Tuesday, December 8, 2009

Muscle Cramping

http://www.scientificamerican.com/askexpert/biology/biology64/>


Mark A W Andrews



Muscle cramping is a common problem encountered by athletes and nonathletes

alike. Defined as painful involuntary skeletal muscle contractions, cramps

may be categorized as either nonexercise related or exercise related. The

etiology of the former group may involve hormonal, electrolyte or metabolic

imbalances, or it may result from long-term medication. Diagnostic medical

testing may be required if cramps are a persistent problem. Exercise-related

muscle cramps (ERMC) are much more common. They typically affect the large

muscles of the legs during or immediately after exercise and last for seconds

to a few minutes. These are typically benign but result in intense pain and

may not seem innocuous at the time.



There is little definitive knowledge of the etiology of ERMC. Traditionally,

such cramping was believed to arise from dehydration, electrolyte imbalances

(including magnesium, potassium and sodium), accumulation of lactic acid, or

low cellular energy levels. These proposals, however, have been shown to have

minimal scientific value.



More recent developments indicate that the cause of cramps most likely

involves hyperactivity of the nerve-muscle reflex arc. In this scheme, some

of the normal inhibitory activity of the central nervous system (CNS)

reflexes is lost as a result of CNS fatigue or overuse of feedback

communication with muscles. These spinal reflexes use two receptors, known as

Golgi tendon organs and muscles spindles, found in skeletal muscles. Golgi

tendon organs may become inhibited and muscles spindles can become

hyperactive, leading to sustained activation of the muscle.



It has been suggested that prolonged sitting, poor or abnormal posture or

inefficient biomechanics (all of which may be related to poor flexibility)

predispose these reflexes to malfunctioning. Age also seems to predispose

individuals to cramping--the phenomenon may develop later in life for people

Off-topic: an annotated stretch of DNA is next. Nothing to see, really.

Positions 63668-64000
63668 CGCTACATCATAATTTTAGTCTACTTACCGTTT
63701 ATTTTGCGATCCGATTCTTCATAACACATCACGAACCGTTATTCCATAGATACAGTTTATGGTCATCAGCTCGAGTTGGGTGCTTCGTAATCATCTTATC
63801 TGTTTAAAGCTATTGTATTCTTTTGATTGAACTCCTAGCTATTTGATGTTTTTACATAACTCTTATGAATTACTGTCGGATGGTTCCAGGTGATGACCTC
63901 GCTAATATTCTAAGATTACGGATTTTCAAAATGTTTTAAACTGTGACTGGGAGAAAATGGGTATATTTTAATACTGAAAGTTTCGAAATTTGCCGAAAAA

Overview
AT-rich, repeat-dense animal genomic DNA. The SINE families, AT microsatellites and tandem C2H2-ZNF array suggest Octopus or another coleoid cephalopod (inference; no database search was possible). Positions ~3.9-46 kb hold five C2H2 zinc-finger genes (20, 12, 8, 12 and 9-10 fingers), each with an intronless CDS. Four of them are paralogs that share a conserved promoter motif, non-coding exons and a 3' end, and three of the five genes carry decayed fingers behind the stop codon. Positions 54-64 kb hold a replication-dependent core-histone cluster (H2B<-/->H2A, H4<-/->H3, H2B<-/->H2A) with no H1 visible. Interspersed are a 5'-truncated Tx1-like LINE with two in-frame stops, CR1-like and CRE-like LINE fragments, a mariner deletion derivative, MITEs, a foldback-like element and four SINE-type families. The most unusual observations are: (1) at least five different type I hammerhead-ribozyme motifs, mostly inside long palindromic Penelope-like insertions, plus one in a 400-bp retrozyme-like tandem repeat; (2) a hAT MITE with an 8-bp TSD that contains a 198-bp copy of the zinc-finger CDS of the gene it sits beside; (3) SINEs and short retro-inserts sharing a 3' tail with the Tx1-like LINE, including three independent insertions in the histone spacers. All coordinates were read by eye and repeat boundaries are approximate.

who exercise for years without prior problems. Other factors include

increased body weight and improper footwear. Eccentric muscle contraction and

other musculoskeletal injuries can contribute to the problem.



If a muscle's hyperexcitability is the basis of cramping, then stretching

should attenuate the response. In evidence, it is well recognized that, once

induced, stretching the affected muscle can ameliorate cramping. Stretches

should be held for 15 to 30 seconds or until the muscle relaxes and the cramp

does not recur when the muscle is returned to its normal relaxed position. In

addition, once cramping starts, exercise should be curtailed for at least an

hour, which allows the muscles and the CNS to recover. It is never a good

idea to "run through" these cramps. Applying heat to the area for a few

minutes while stretching may also help the muscle.



Prophylactic stretching of the major muscles of the lower limbs for at least

five to 10 minutes during warm-up and cool-down periods can help prevent

cramps. The importance of flexibility cannot be overstated, particularly for

older athletes. Other recommendations include minimizing running hills and

stairs (limiting eccentric contractions); undergoing a biomechanical

evaluation of your exercise technique; making sure shoes and other equipment

are appropriate and not excessively worn. If, after a few months, cramps do

not respond to these measures, see a qualified sports physician or physical

therapist.

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